Does your dog have a bit of mischief in him? Maybe he’s an escape artist who likes to climb fences and you’re at your wit’s end. The streets are a dangerous place for an unattended pet, so you’ve decided it’s time to learn how to stop a dog from climbing a fence. We don’t blame you; we don’t want to see your pet brought into the shelter—or worse, get run over—if it can be avoided.
So it’s our goal today to provide some tips and wisdom on how to stop a dog from climbing a fence and venturing out into dangerous territory.
It’s important to understand why your dog is playing Houdini and making his way out of your enclosed space. By understanding the whys, you may be able to prevent the problem without additional training or expense.
Let’s take a look at why your dog might be making a run for it, and provide some concrete ways to eliminate or modify the behavior or take proactive steps to correct the environment.
Often dogs are bored or they experience loneliness in the confines of a yard, if left too long. Is your dog getting enough family time? Enough exercise? Look at the regimen you have with your pet and see if this could be the problem.
If your dog is leaving the yard to explore, provide them with more stimulation and areas that they can call their own. This would include an outdoor bed, either on a patio or in an enclosed space (porch, dog house), and toys or balls to play with. Rotate the toys regularly so they don’t become bored.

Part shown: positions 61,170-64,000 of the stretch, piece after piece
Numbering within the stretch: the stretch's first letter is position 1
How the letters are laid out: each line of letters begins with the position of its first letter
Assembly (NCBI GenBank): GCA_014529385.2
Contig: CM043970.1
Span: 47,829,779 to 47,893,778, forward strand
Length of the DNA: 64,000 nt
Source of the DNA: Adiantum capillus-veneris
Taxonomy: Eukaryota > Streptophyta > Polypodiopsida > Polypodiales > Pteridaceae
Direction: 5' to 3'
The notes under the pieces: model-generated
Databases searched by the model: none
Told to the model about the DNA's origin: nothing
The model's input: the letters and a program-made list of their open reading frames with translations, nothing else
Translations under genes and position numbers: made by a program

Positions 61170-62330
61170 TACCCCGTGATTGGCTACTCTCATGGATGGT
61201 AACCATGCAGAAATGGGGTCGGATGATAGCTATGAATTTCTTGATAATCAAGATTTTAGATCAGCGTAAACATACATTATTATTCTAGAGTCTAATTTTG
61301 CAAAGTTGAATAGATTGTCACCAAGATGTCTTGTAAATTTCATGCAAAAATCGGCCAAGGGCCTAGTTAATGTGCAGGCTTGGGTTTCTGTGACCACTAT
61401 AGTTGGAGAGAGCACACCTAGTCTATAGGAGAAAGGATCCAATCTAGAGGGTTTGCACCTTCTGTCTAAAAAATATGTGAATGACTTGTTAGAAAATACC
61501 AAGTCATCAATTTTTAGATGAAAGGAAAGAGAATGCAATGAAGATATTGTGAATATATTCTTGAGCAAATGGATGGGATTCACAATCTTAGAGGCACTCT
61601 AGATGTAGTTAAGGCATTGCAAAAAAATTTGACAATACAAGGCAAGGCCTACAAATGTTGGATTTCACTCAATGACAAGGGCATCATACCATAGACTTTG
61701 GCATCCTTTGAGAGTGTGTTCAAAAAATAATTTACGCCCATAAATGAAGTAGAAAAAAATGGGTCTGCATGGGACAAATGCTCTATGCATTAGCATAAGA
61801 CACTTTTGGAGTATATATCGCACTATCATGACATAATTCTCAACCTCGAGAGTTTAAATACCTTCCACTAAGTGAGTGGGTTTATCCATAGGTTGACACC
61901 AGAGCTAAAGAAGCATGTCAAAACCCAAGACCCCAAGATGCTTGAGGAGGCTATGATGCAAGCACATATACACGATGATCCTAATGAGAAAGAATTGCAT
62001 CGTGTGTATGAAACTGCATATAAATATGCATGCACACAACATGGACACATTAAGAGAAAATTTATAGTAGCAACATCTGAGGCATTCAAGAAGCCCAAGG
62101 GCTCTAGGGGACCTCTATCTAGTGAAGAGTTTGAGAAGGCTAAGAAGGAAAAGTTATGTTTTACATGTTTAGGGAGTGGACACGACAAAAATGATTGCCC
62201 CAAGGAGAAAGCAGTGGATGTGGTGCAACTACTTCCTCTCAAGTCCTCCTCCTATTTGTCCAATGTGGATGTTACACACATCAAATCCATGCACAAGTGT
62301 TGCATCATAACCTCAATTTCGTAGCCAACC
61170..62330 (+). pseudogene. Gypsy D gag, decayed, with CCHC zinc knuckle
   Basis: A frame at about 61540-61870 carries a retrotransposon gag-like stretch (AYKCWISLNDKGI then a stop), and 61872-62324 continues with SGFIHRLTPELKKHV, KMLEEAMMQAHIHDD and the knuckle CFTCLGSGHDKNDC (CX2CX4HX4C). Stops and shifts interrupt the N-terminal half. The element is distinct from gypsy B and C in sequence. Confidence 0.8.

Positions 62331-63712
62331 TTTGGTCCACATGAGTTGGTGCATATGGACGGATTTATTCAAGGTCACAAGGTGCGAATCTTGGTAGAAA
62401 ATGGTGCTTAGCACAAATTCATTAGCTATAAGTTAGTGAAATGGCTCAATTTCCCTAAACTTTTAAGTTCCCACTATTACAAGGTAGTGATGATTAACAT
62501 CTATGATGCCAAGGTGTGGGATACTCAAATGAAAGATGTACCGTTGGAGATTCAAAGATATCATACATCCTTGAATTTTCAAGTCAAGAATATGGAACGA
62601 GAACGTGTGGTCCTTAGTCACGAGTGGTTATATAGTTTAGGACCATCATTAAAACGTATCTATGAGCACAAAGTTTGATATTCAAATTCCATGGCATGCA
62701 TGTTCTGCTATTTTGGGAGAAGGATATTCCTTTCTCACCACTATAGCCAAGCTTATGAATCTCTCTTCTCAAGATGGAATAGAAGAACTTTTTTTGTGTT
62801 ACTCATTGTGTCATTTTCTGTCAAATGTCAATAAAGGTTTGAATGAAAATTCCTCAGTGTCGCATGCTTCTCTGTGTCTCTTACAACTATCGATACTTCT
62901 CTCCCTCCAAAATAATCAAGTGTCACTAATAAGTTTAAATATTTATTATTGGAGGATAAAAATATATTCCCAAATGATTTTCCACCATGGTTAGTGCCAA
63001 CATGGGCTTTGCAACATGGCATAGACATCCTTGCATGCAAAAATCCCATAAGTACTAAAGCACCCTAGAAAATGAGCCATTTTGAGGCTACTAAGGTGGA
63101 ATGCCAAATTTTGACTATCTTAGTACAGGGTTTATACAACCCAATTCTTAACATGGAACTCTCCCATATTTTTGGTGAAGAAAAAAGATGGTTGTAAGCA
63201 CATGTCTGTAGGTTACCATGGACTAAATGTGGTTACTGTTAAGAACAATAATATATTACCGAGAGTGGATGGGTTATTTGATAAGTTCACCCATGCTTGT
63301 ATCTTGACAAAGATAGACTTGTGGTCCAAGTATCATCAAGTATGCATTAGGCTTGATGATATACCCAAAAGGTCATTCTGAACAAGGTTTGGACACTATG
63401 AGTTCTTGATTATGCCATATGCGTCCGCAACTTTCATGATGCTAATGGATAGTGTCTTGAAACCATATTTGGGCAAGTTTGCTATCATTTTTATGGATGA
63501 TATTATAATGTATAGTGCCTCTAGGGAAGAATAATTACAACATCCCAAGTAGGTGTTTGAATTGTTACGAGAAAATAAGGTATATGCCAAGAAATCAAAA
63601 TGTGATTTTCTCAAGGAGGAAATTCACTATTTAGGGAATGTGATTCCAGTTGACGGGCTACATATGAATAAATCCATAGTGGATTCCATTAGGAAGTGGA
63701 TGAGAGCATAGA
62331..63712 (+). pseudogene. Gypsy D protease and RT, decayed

You can also hire a dog walker to come in once or twice a day. While professionals are available, you can also employ a neighbor, either an older child/teen or adult, to complete the task. Doggie day care is also on the rise, and is an option for socialization as well as safety.
If they are lonely, make sure that they get family time in the morning before work and when you return home in the evening. Take regular walks, trips to the dog park, or do a bit of hiking on trails to ensure they are getting enough exercise. Talk to your pet, provide hugs, pets, and love when you are around. Make them feel secure in their place in the family.
It’s not unusual for dogs to want to play with other dogs, and hearing one nearby or sensing a dog in heat are both an impetus to escape and seek out other dogs. This is typically more common in male dogs that have not been neutered. Learning how to keep a dog from climbing a fence in these situations could also mean keeping more puppies from ending up in a shelter.
The obvious remedy is to either get another dog (not always a viable option) or to socialize your dog more with others, at a dog park, on walks, or just socializing with friends who have dogs.
In the case of unneutered male dogs, it’s wise to have them neutered to help nip the problem in the bud. Neutering provides benefits far beyond that of keeping your dog from climbing a fence and roaming. Neutered dogs live longer than their intact counterparts. There’s also a reduction in several serious (and costly) health issues, such as certain cancers and prostate problems.
Do you live in a busy neighborhood? Do you have neighbors that are loud or playing near fences or enclosures where your pet resides during the day? Delivery people coming and going?